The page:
Shortly after the Europeans explored the African territory, Burundi became part of German East Africa, along with Rwanda, (1884 – 1916). In 1919, at the end of the First World War, the League of Nations placed this territory (Ruanda-Urundi) under the mandate of Belgium.
In 1946 the UN transformed the Belgian mandate into an administrative trust for Belgium. After the 1961 referendum, the Unity and Progress Party (UPRONA) advocated the total separation of Rwanda and the country took its current name.
In 1962, it gained independence under the monarchy of King El Muami, who reigned as Muambutsa IV and a constitutional monarchy was established. In 1964, Rwanda withdrew from the Rwanda-Burundi Monetary Union and fighting broke out between the Hutus and the Tutsis, because the Burundi government disarmed the former and supplied the latter with weapons. Parliament was dissolved which allowed the Hutus to reach a majority in the Assembly and the Senate. As a consequence, El Muami decreed absolute monarchy and coups began to take place, first carried out by the Tutsis and then by the Hutus.
In 1966, a coup d’état established a one-party republic (UPRONA). Colonel Michel Macombero was sworn in as president. But in 1972, the civil war between Hutus and Tutsis broke out again, and the Hutus were victims of genocide. Belgium withdrew its economic aid to the country and Tanzania severed its relations with Burundi. But Micombero was reelected leader of UPRONA, although in 1976 the Supreme Revolutionary Council achieved power to erect a new political system in which he assumed all powers. Its visible head was Lieutenant Colonel Jean-Baptiste Bagaza.
Three years later, the Supreme Revolutionary Council was replaced by the Central Committee of the Party, which adopted a new Constitution and established a National Assembly elected by universal suffrage.
After the elections, which took place in October 1981, the government’s relations with the religious authorities became critical (arrests of numerous priests and expulsion of foreign missionaries). The situation degenerated and, in 1987, President Bagaza was overthrown by a group of soldiers led by Major Pierre Buyoya.
Starting in 1988, a process of democratization began in the country and in 1992 a Constitution was approved that legalized multipartyism. In 1993, Melchior Ndadaye, the country’s first Hutu president, was assassinated and in 1996 Buyoya regained power, sparking civil war.
In 2001, according to localcollegeexplorer, a peace agreement was signed between Buyoya and the Hutu militias and in 2003 Domitien Ndayizeye became head of state of a transitional government.
It is bordered to the north by Rwanda, to the east and south by Tanzania and to the west by Lake Tanganyika, which separates it from Zaire.
Burundi is located on a plateau crossed by several rivers, among which the Ruvubu stands out, and a mountain range that runs through it to the west where an extensive valley runs through the Ruzizi River opens up. The valley forms a large rift, to the north of which is Lake Tanganyika and to the west is Lake Kivu.
In the highlands of the Rift Valley, the waters divide: the Tanganyika and its tributary, the Ruzizi, feed the Congo River basin, while the waters of the Kivu and other waterways pour into the Nile.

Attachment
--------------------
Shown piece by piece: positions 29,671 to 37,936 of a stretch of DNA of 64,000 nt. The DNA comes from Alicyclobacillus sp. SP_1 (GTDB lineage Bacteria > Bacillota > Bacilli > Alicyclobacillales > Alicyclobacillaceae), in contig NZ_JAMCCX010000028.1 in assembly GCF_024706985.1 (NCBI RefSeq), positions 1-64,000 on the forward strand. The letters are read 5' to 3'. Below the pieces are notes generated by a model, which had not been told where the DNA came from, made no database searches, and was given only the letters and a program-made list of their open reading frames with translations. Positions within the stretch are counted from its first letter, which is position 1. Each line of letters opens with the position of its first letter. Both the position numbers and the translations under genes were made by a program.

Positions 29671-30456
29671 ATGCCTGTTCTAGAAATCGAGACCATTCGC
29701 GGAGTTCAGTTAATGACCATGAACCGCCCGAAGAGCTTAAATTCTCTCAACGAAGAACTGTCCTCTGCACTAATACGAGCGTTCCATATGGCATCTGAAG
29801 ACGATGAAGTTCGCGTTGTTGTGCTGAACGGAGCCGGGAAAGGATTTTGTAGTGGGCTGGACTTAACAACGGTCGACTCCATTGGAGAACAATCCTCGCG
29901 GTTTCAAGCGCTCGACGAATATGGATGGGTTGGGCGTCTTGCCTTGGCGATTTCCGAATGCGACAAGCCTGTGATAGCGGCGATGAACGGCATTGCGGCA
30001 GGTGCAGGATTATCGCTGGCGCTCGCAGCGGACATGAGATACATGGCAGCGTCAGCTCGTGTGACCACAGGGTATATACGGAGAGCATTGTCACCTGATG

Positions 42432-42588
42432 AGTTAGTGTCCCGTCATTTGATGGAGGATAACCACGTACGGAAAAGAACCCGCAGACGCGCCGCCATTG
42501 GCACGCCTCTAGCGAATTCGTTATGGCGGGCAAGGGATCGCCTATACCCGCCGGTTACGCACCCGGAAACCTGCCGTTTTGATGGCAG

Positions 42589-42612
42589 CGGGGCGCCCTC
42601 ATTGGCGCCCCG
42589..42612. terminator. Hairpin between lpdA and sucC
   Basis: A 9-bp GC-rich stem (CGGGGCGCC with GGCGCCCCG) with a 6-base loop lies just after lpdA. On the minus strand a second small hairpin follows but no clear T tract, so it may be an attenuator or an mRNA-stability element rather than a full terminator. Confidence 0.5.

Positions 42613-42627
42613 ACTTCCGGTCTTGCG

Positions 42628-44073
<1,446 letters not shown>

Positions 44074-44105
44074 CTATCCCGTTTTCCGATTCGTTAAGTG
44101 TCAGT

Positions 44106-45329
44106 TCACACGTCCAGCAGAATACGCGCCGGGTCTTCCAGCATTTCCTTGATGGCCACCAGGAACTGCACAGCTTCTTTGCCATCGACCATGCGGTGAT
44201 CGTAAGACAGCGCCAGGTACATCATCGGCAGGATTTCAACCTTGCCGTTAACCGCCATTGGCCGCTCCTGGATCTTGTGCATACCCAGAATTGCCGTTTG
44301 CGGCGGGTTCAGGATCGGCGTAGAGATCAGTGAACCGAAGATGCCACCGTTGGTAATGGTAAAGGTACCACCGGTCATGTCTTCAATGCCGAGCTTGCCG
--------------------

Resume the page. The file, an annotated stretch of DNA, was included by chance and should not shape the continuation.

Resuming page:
The climate is tropical with irregular rainfall. Temperatures range from 32ºC in Bujumbura, the former capital, to 21ºC in the highlands.
Flora and fauna
In the mountainous areas, the forests are dense, but in the points located at higher altitudes the predominant vegetation is savanna. About half of the territory is arable, and about a third is used for pasture.
The fauna of the country is varied, elephants, crocodiles, hippos and buffaloes being frequent.
The population of Burundi is essentially made up of two ethnic groups: the Hutus (Bantu) and the Tutsi (Tussi). The Hutus represent approximately four-fifths of the total population. Apparently this group is originally from Chad and Nigeria. Traditionally this town has been dedicated to agriculture. The Tutsis are a minority that comes from the Nile Valley and from Ethiopia.
The groups of the pygmies, tua, make up the third ethnic variant of Burundi, although they represent a very small percentage in relation to the total population. The Tua entered the territory of the Burundi from the Congo (Zaire).
Coexistence between the three ethnic groups has raised many problems. In 1962 the independent kingdom ruled by the Tutsis was formed, which generated serious inter-ethnic conflicts, with dramatic consequences for the Hutus.
The imbalance that the new order reflected by favoring some to the detriment of others, precipitated the rebellion of the Hutus, which was brutally repressed. A year later a coup established the Republic and again attacked the Hutus. It was their turn for the Tutsis in the 1970s, when civil war broke out in the country. The result was new massacres, comparable to those that took place in 1972.
The official language of the country is French, although Swahili and Kirundi are also spoken. In schools, children have the opportunity to learn English as well. More than half of Burundi’s population is Christian.